In Virginia, the Department of Agriculture granted nine different orchards funds to produce apples specifically for the hard cider industry in amounts from $500 - $3,000. In order to be eligible for the grant, orchards had to plant trees that produce hard cider friendly apples including Arkansas Black, Black Twig, Kingston Black or Gold Rush apples.

Tim Edmond, Co-Owner of Potter’s Craft Cider, told WVIR-TV, “Through the grant we are able to plant heritage variety apples that we can’t find anywhere, which is an old variety. A lot of growers don’t take the chance to grow these apples.”

Maureen Kelly, Nelson County’s Director of Economic Development and Tourism, told the Nelson County Times that one of the original intents of the grant was to produce seven new acres of orchards that would be dedicated to cider production, but that goal has been already surpassed by over 400% with 31 acres of new land already committed by farmers involved in the program. Although the fruit from the new trees won’t be harvested for a few years, it means that the cider industry will have plenty of room to grow, and Virginia cider producers will be able to increase the amount of cider they are producing.

Similar government funding has been seen in Canada.  Dommaine Pinnacle Ice Cider, which now sells over a $1 million worth of cider every year got their start from a $300,000 government loan from the Capital Financiere Agricole (CFA). Charles Crawford, Founder and President, told the Center for Small Business Financing that a good business plan and loans from serious funders were important for starting Dommaine Pinnacle.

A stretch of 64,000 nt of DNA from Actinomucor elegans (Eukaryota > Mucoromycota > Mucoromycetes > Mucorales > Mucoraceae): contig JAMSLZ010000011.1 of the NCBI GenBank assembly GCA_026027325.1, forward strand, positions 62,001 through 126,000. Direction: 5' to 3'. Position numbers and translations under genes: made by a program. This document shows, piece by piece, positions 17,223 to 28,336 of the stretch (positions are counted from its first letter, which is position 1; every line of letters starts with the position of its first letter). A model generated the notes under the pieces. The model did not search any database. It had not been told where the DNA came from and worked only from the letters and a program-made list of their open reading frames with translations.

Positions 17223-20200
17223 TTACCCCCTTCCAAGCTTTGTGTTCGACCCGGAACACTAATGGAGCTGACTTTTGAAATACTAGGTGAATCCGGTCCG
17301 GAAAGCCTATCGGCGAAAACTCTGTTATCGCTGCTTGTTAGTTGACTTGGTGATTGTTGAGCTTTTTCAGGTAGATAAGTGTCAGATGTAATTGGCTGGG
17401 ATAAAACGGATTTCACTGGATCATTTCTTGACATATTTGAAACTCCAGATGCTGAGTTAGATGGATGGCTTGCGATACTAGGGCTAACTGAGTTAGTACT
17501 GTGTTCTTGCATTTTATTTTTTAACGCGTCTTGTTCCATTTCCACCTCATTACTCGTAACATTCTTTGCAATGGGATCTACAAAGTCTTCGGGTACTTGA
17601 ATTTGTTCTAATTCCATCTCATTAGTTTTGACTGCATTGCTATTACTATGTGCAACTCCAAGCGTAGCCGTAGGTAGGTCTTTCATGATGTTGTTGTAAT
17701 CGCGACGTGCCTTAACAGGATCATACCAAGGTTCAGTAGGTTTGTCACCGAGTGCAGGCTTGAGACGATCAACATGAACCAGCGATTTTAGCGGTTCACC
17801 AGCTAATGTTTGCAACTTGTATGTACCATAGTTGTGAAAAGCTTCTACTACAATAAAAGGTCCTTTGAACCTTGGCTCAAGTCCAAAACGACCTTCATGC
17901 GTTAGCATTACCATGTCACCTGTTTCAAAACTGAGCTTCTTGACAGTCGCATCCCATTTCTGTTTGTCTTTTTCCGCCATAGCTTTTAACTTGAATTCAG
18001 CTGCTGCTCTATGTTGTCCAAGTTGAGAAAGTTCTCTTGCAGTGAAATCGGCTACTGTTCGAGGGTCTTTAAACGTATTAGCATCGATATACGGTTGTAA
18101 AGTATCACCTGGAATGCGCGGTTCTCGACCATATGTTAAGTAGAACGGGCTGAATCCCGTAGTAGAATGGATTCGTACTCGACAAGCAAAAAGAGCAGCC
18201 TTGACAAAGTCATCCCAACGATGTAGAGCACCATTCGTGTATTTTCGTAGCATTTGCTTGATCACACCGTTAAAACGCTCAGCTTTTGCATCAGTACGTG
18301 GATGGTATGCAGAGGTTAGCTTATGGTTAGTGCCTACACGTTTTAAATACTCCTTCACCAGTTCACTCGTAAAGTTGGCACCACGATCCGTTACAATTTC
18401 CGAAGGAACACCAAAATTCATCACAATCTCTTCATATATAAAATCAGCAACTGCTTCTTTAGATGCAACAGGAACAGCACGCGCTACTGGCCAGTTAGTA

Further supporting the cider industry, Governor Andrew M. Cuomo of New York recently announced an agreement for two bills affecting the cider industry. The Farm Cideries Bill (Governor’s Program Bill #18) will establish a new license for farm cideries similar to the licenses already available to farm wineries, breweries, and distilleries. The Brand Label Registration Bill (Governor’s Program Bill #17), will streamline and modernize the brand label registration process for all alcoholic beverages and provide an exemption to the registration fee for craft manufacturers producing small-batch spirits and hard ciders.

“[These agreements] help our growing cideries and eliminate red tape to make doing business in New York easier,” said Governor Cuomo. “The Farm Cideries Bill will authorize and promote the manufacturing and sale of hard cider made from crops right here in New York. The Brand Label Registration Bill will simplify and update the labeling registration process and provide financial relief to smaller manufacturers. The wine, beer, spirits and now hard cider industries are important sectors of our agricultural and tourism industries, and we are committed to helping them grow and stay in New York.”

In order for a cider producer to obtain a farm cidery license, the hard cider must be made exclusively from apples grown in New York State and no more than 150,000 gallons may be produced annually. Farm cideries would be allowed to offer tastings of and sell not only cider, but also beer, wine and spirits made from New York products. By allowing farm cideries to expand the activities that can be conducted at the licensed premises, these businesses will become destination locations that will promote tourism within their communities. Additionally, the need for apples in the manufacture of New York State labeled cider would create a sustained demand for products from New York’s farmers.

NY Senator David Valesky, Chairman of the Senate Committee on Commerce, Economic Development and Small Business said, “We have an opportunity to leverage the high quality apple crop to expand the market for New York farm cideries just as we have done with hops and grapes. I am pleased to sponsor this legislation to help stimulate our agricultural economy, expand the production and marketing of local products, and put New York State apple products in the spotlight.”